Yes, LGBTQ teens need "Love, Simon"

the voice and vision of a new generation
20th Century Fox

Yes, LGBTQ teens need "Love, Simon"

March 18, 2018

I’m well accustomed to fearing for the fates of LGBTQ characters in film and television, especially in light of tropes like bury your gays. It’s exhausting — even when watching incredible films and TV programs, sometimes I just want to see queer characters end up happy. Out of necessity, I usually turn to fan-created content for this kind of ending, but times are changing and now, I have the capacity to look to mainstream films. The newly released film Love, Simon is the feel-good film that today’s queer youth deserve.

But some have asked: "Do today’s teens actually need it?” In short: yes.

Love, Simon is the first film from a major studio (20th Century Fox) that’s focused on gay teenage romance — a fact that’s even more incredible considering that mainstream films, which are the most accessible form of film, have historically lagged behind in terms of LGBTQ representation compared to television and other media. Often in big studio films, queer characters are relegated to minor roles and are made to be the butt of jokes. A film like Love, Simon is nothing short of incredible and is setting a precedent for future LGBTQ-focused films from major studios.

For today’s teens, the general message of acceptance is needed perhaps more than ever. GLAAD’s 2018 Accelerating Acceptance report revealed an increase in Americans who are uncomfortable with LGBTQ people for the first time in four years. And despite the many policy and cultural advances we've seen in recent years, the coming out process and the fear of not gaining acceptance, is still very real. Despite explicit, unprompted assurances throughout my adolescence from my father that he would love me all the same if I ever came out, it took me two years past when I realized that I was bisexual to come out to my parents. The message of acceptance in the film — even for those who are the most privileged in the queer community — is still without a doubt valuable and necessary.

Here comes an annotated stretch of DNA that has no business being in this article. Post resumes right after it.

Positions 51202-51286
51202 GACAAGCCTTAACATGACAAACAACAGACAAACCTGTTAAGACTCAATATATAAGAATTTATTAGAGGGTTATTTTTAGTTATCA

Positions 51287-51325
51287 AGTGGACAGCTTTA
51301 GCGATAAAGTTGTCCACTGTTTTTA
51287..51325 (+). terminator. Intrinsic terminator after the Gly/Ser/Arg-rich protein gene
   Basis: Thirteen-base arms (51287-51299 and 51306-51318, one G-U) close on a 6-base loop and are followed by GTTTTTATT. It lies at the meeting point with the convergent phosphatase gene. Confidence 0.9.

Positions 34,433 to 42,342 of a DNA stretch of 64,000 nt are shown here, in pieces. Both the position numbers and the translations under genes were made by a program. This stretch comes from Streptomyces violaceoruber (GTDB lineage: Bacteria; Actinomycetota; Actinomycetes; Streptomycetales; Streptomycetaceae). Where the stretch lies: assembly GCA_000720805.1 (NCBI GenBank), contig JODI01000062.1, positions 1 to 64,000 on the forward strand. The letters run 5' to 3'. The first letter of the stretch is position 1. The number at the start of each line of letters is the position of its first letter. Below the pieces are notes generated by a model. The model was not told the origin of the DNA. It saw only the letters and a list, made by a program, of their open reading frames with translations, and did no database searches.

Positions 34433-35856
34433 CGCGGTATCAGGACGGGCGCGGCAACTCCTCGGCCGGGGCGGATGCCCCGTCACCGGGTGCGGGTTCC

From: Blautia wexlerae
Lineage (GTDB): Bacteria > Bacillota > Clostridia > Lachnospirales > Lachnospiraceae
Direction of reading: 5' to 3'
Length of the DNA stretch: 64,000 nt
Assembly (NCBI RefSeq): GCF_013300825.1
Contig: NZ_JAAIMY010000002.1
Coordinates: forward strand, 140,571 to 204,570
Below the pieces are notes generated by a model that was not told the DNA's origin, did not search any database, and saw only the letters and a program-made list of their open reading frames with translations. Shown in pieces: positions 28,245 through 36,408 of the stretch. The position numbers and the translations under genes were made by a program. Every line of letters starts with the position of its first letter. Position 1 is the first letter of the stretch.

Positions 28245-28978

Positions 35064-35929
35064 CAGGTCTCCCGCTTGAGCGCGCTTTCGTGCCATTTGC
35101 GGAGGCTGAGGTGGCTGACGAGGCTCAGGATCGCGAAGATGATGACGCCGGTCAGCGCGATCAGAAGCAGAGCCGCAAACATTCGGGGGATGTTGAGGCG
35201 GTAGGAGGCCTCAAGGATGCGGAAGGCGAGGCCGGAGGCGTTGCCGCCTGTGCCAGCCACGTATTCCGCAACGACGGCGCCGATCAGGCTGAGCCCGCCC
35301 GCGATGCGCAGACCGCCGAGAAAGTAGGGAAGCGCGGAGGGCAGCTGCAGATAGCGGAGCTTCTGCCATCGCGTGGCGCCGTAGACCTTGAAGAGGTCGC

In a world where a young activist has been bullied and called a “skinhead lesbian” by a politician, where queer characters are relegated to punchlines and bit roles in film, and where the Trump administration has rescinded Obama-era guidelines that allowed transgender students to access bathrooms that align with their gender identity, a healthy dose of idealism is sorely needed. As much as complex films that explore the deep intricacies of queer identity and community are necessary, so are the films that simply depict queer teens as being happy and above all, accepted.

Love, Simon should not be held to a higher standard than any of its heterosexual contemporaries. When discussing any film from the litany of teenage rom-coms, no one is ever going to ask, “But do straight teens really need Teen Beach 2?” In my opinion, it comes down to this: If straight teens are allowed to happy-ending rom-coms, queer teens deserve at least the same. The good news for us is Love, Simon delivers that and more.

Show your support for @lovesimonmovie and LGBTQ representation in movies by writing your own love message on the importance of LGBTQ representation on Twitter: tag it #LoveSimon and sign your name with #Love(Your First Name), and tag @GLAAD so we can share messages of support throughout the film's opening week.

For more information about LGBTQ representation in film, check out GLAAD’s 2017 Studio Responsibility Index.

Palmer Haasch is a GLAAD Campus Ambassador and a junior at the University of Minnesota – Twin Cities studying English and Political Science with minors in French Studies and GLBT Studies. She served as an Entertainment Media Intern at GLAAD and is now a weekly columnist for the Minnesota Daily.

the voice and vision of a new generation